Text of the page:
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Quartz Daily Brief—Asia Edition—US GDP revision, Indonesia’s currency, Syria tensions, human brains created in labs

By Quartz Staff

What to watch for today

Strong economic data strengthen the Fed’s hand. Second-quarter US growth is expected to be revised upwards to 2.2% from a first estimate of 1.7%, thanks largely due to strong exports, raising expectations that the central bank will start winding down its stimulus program as early as September. Weekly jobless claims too are expected to fall.

An emergency rate hike in Indonesia. The central bank has called for special policy meeting and will probably raise rates to support its currency, which has fallen 12% this year. Rates are already up 75 basis points since June, but slowing growth forced Bank Indonesia to keep them steady at its last scheduled meeting in August.

Earnings medley. The world’s second biggest retailer, Carrefour, is expected to post improved performance (paywall) on the back of a strong showing in its home country, France. Advertising giant WPP’s earnings are likely to be overshadowed by what the management has to say about the merger between its rivals Publicis and Omnicom. Beauty products giant L’Oréal will probably be bogged down by currency headwinds, while cloud computing firm Salesforce.com is expected to report a drop in earnings. Campbell’s Soup, Krispy Kreme, Pernod Ricard and Vivendi are some of the other companies that will report.

While you were sleeping

The US and UK could strike Syria without a UN nod. The US is finalizing plans for multilateral airstrikes against the Bashar al-Assad regime, after a British draft motion to the UN Security Council met with the expected resistance from Russia.

The Bank of England swaggered; markets shrugged. In his first big public speech, BoE governor Mark Carney tried to convince markets that the central bank would be generous with its measures to stimulate the economy, but the pound barely jumped and UK debt yields rose.

Switzerland closed in on a tax deal with the US. The agreement would allow the country’s notoriously secretive banks to settle with US authorities probing their role in helping Americans evade taxes. Under the deal, banks may have to pay a fine of between 20% and 50% of the value of their undeclared American accounts.

The US housing recovery faltered. Sales of previously owned homes fell 1.3% in July, a sign that recently rising mortgage rates could slow the momentum in the housing market.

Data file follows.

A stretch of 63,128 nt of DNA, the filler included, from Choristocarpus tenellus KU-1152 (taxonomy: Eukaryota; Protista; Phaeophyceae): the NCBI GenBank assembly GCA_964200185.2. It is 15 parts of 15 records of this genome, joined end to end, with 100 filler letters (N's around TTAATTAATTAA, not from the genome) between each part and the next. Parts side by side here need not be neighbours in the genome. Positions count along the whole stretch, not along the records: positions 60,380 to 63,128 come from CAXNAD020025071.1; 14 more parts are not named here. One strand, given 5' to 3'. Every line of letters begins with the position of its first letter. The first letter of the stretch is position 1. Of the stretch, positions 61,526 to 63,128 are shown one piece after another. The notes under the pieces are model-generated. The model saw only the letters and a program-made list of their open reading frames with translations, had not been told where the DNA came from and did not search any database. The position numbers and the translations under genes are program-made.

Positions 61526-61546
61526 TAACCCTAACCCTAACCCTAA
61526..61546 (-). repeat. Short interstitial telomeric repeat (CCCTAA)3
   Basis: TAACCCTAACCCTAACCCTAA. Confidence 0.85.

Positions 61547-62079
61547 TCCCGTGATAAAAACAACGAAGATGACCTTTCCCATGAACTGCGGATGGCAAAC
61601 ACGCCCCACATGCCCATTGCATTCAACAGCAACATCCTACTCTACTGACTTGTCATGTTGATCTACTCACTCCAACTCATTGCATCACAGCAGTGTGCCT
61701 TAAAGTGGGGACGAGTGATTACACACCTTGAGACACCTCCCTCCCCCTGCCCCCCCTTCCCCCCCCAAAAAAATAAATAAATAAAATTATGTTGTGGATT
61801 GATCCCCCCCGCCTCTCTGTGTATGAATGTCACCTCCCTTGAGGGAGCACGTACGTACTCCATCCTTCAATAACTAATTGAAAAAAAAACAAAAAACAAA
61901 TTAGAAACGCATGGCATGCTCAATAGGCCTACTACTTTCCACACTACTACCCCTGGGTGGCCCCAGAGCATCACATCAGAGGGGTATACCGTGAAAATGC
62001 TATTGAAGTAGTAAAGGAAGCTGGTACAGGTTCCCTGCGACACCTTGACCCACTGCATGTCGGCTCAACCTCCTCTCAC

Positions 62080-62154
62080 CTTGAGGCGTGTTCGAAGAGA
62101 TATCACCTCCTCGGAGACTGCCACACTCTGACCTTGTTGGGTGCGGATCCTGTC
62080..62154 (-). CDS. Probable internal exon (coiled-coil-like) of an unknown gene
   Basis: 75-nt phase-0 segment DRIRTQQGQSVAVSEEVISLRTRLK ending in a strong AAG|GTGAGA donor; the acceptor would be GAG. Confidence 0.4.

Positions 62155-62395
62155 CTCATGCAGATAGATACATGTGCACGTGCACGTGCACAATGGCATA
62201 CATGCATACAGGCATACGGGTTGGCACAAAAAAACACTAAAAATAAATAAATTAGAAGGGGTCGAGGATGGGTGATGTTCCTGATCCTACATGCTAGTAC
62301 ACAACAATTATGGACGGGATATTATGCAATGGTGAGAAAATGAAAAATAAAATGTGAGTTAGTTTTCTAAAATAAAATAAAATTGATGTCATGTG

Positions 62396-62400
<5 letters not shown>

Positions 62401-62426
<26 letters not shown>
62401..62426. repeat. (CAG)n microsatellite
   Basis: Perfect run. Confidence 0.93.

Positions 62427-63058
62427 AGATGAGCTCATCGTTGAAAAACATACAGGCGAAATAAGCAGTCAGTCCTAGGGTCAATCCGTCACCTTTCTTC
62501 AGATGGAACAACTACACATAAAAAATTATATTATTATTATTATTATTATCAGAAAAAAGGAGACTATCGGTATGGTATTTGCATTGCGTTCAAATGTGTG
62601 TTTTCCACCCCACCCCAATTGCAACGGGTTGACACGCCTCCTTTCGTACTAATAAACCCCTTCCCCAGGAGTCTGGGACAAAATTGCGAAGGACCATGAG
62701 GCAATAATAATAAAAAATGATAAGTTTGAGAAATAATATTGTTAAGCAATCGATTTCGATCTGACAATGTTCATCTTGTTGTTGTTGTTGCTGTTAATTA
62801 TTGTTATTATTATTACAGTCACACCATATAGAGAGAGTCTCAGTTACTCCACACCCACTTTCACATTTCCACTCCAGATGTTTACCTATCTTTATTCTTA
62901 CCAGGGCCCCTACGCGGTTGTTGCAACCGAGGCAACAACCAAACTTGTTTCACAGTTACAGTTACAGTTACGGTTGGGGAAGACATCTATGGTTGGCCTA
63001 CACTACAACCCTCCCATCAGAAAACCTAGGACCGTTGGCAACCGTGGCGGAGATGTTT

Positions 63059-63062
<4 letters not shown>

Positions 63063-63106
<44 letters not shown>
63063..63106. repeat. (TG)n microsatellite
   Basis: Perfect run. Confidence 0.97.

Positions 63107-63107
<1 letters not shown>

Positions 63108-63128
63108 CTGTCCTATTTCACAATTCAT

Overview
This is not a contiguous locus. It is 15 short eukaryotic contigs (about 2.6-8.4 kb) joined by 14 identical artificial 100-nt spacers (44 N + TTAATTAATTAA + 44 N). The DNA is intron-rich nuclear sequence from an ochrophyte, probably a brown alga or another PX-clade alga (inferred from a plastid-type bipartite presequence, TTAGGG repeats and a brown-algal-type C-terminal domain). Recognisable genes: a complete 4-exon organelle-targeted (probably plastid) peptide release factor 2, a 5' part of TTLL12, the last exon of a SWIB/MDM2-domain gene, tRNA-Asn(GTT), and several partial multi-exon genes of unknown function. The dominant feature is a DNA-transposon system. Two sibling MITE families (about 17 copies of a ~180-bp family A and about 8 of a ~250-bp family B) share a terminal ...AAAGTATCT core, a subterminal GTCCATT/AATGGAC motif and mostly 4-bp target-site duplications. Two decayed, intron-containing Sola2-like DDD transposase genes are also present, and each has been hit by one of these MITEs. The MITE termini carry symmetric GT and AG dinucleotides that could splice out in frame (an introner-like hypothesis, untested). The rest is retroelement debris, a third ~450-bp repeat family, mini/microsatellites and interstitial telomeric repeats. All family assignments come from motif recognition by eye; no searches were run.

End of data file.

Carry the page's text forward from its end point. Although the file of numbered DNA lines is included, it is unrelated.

China set its sights on the moon. Beijing announced that it would launch its first unmanned lunar rover by the end of the year. It will transmit images and dig into the moon’s surface to test samples. Meanwhile, NASA said it discovered water native to the moon from data sent by an Indian lunar mission in 2009.

Quartz obsession interlude

Steve LeVine on why, though Syria is roiling oil markets, the real story is the chaos in Libya and Nigeria. “The Syrian oil trade—in which investors are betting on expected US-UK-French retaliation for a suspected Aug. 21 chemical attack by Damascus—is exceptionally speculative (paywall). There are almost no repercussions for oil in the actual theater of war: To affect global oil, hostilities would have to spill into Iraq (a bombing of the Kirkuk-Ceyhan oil pipeline), the Strait of Hormuz (which channels 17 million barrels of oil a day, a fifth of the world’s oil supply) or Saudi Arabia (a roiling of local Shias)… The real threat to oil prices—which has already caused a 16% price surge since April despite a reasonable global surplus of crude—comes from other geopolitical chaos in two key supplier nations: Libya and Nigeria.” Read more here.

Matters of debate

Bombing Syria isn’t about helping Syrians. The West doesn’t want to get dragged into Syria’s conflict; it just wants to send the message that no country can use chemical weapons with impunity.

An unlikely alliance is defending solar power. Hippies and libertarians who see independent power generation as a right are joining hands to stop the war against solar.

Skype could have been so much more. Now celebrating its first decade, the voice-over-internet software stopped innovating years ago (paywall).

Leaders are born, not made. A study shows that fish can learn to follow but struggle to learn to lead. Humans too should stick to the roles they’re most comfortable in.

Surprising discoveries

Mini human brains grown from stem cells. The pea-sized structures aren’t conscious, but the breakthrough could help treat rare disorders like autism and schizophrenia.

Inhabit someone else’s body. An experiment demonstrated one person’s brain controlling the movements of another person’s finger—over the internet.

New Delhi wants to outdo New York. A proposed urban megapark in India’s capital will be 50% larger than Central Park.

Why men give in to temptation more. New research suggests their desires are simply more intense.

Our best wishes for a productive day. Please send any news, comments, mind-control devices, and intense desires to hi@qz.com. You can follow us on Twitter here for updates during the day.

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